I had to put this up there. I am surprised you do not bring up all Australian selections. Sam Jacobs was unlucky twice. One of them was 2012 as Todd Goldstein got it. The other year was 2014 or 2015 when Sandilands got it.

I thought Jacobs should of got it in 2014 or 2015
 

AvantGardener

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Mar 13, 2016
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Brownlow whilst steeped in tradition it must be recognised the umpires have a hard enough job umpiring let alone dishing out votes to the correct players.

AFLCA is the most prestigious award it will just take some time to be recognised as that due to tradition of the Brownlow.
 

John Who

Norm Smith Medallist
Apr 16, 2017
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Brownlow whilst steeped in tradition it must be recognised the umpires have a hard enough job umpiring let alone dishing out votes to the correct players.

AFLCA is the most prestigious award it will just take some time to be recognised as that due to tradition of the Brownlow.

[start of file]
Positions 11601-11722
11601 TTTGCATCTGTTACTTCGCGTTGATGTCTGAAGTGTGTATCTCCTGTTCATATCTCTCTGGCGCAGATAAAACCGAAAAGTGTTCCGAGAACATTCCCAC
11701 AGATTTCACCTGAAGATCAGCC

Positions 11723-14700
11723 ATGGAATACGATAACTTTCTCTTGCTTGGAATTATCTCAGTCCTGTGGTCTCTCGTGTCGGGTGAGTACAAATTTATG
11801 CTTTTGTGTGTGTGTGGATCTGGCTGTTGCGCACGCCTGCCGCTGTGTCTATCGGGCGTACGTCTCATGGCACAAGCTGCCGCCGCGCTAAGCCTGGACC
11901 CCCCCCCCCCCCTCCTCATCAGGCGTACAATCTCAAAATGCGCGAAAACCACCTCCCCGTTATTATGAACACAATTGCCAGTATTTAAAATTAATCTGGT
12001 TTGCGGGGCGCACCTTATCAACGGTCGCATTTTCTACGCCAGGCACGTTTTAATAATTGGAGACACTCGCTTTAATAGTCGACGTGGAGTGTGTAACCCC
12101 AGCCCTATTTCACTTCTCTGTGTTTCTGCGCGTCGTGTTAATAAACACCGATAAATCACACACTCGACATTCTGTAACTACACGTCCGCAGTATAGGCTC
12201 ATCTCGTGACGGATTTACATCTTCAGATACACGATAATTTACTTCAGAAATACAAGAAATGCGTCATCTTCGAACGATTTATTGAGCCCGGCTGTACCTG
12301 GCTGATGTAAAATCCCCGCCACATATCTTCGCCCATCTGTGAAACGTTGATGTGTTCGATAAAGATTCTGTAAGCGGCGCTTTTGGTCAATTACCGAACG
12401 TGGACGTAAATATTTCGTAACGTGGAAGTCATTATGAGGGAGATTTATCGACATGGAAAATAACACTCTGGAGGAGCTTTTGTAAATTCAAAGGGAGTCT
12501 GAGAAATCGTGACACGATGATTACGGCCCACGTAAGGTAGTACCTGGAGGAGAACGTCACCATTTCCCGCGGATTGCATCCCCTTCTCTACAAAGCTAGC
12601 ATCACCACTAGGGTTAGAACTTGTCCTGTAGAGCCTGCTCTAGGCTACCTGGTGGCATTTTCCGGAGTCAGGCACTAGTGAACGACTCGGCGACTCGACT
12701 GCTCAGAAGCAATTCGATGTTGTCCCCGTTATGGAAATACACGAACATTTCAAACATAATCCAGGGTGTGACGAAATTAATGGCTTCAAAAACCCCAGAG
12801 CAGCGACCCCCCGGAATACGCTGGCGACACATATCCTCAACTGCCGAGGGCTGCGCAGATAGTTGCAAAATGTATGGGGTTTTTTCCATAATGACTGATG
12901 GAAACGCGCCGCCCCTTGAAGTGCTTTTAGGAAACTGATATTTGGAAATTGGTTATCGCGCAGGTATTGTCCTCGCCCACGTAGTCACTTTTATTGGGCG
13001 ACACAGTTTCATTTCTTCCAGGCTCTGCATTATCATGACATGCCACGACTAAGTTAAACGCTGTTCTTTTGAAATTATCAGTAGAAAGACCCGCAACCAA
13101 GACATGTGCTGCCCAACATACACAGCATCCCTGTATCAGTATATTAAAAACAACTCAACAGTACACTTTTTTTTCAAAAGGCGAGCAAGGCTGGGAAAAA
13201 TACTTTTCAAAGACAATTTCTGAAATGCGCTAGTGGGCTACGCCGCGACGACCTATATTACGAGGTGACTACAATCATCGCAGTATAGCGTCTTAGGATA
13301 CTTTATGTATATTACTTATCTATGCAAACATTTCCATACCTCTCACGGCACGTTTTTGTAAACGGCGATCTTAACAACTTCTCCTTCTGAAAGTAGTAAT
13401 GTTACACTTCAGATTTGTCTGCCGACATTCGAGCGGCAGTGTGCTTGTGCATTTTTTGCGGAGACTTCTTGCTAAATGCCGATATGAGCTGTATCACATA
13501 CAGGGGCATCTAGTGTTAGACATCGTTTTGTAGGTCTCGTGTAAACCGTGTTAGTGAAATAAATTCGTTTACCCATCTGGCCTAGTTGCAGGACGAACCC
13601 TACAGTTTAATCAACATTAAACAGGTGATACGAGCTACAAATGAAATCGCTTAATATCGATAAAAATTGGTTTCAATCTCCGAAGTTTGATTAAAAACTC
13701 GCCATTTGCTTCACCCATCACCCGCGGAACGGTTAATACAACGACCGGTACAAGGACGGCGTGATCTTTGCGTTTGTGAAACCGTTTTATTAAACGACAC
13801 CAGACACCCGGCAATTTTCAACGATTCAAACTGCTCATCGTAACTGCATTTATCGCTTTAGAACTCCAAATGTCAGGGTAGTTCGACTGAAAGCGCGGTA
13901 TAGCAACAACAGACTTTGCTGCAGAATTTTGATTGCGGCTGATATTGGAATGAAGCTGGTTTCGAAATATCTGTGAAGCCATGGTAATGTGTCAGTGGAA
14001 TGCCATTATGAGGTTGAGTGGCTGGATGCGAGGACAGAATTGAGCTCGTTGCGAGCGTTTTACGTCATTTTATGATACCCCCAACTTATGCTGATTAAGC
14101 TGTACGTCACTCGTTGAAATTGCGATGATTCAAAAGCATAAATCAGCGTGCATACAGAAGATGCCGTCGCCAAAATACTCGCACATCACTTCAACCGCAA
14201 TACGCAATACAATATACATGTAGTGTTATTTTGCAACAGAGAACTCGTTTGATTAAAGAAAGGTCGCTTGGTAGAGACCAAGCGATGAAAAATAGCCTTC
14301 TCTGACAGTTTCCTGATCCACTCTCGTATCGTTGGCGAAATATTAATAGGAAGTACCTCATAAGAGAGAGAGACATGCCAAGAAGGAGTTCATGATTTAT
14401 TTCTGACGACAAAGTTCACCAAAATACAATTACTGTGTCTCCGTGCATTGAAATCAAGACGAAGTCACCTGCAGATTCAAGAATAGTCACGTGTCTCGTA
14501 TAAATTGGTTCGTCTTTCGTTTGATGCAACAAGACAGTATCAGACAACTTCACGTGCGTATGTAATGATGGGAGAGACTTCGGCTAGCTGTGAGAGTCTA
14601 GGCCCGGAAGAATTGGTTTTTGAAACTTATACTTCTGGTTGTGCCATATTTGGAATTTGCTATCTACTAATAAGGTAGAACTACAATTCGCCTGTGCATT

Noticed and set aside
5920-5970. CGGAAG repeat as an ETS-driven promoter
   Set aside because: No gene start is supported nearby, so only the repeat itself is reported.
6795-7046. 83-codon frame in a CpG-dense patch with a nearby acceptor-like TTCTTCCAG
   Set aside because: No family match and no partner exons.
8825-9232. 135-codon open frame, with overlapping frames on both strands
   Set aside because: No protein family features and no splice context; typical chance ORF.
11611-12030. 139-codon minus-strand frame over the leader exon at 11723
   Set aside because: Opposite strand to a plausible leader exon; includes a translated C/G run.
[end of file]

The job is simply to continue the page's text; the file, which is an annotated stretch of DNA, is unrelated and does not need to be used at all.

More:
This is a very good point. It’s actually got me thinking, maybe part of what you’ve stated in your post is relevant to why it has become a “midfield medal”?
With all the new umpire rule changes and new interpretations, in the last 10-20 years, umpires are likely to have to focus more on the umpiring rather than take notice of who is the best player on the ground. Having too much on their plate, might render them now less suitable to be judges of the best player award?
 

Ando727

Norm Smith Medallist
Dec 12, 2009
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I think there's been plenty of threads talking about the Brownlow medal in the modern era is basically = "midfield medal".

How about if we discuss if there were rule changes in place, how can we address it's current flaws/limitations? That is, how do we make the Brownlow Medal to mean what it actually means - "the best player during an AFL season"?

I can start off with an idea:

Voting should be done by umpires AND other sources eg. commentators, coaches, runners etc.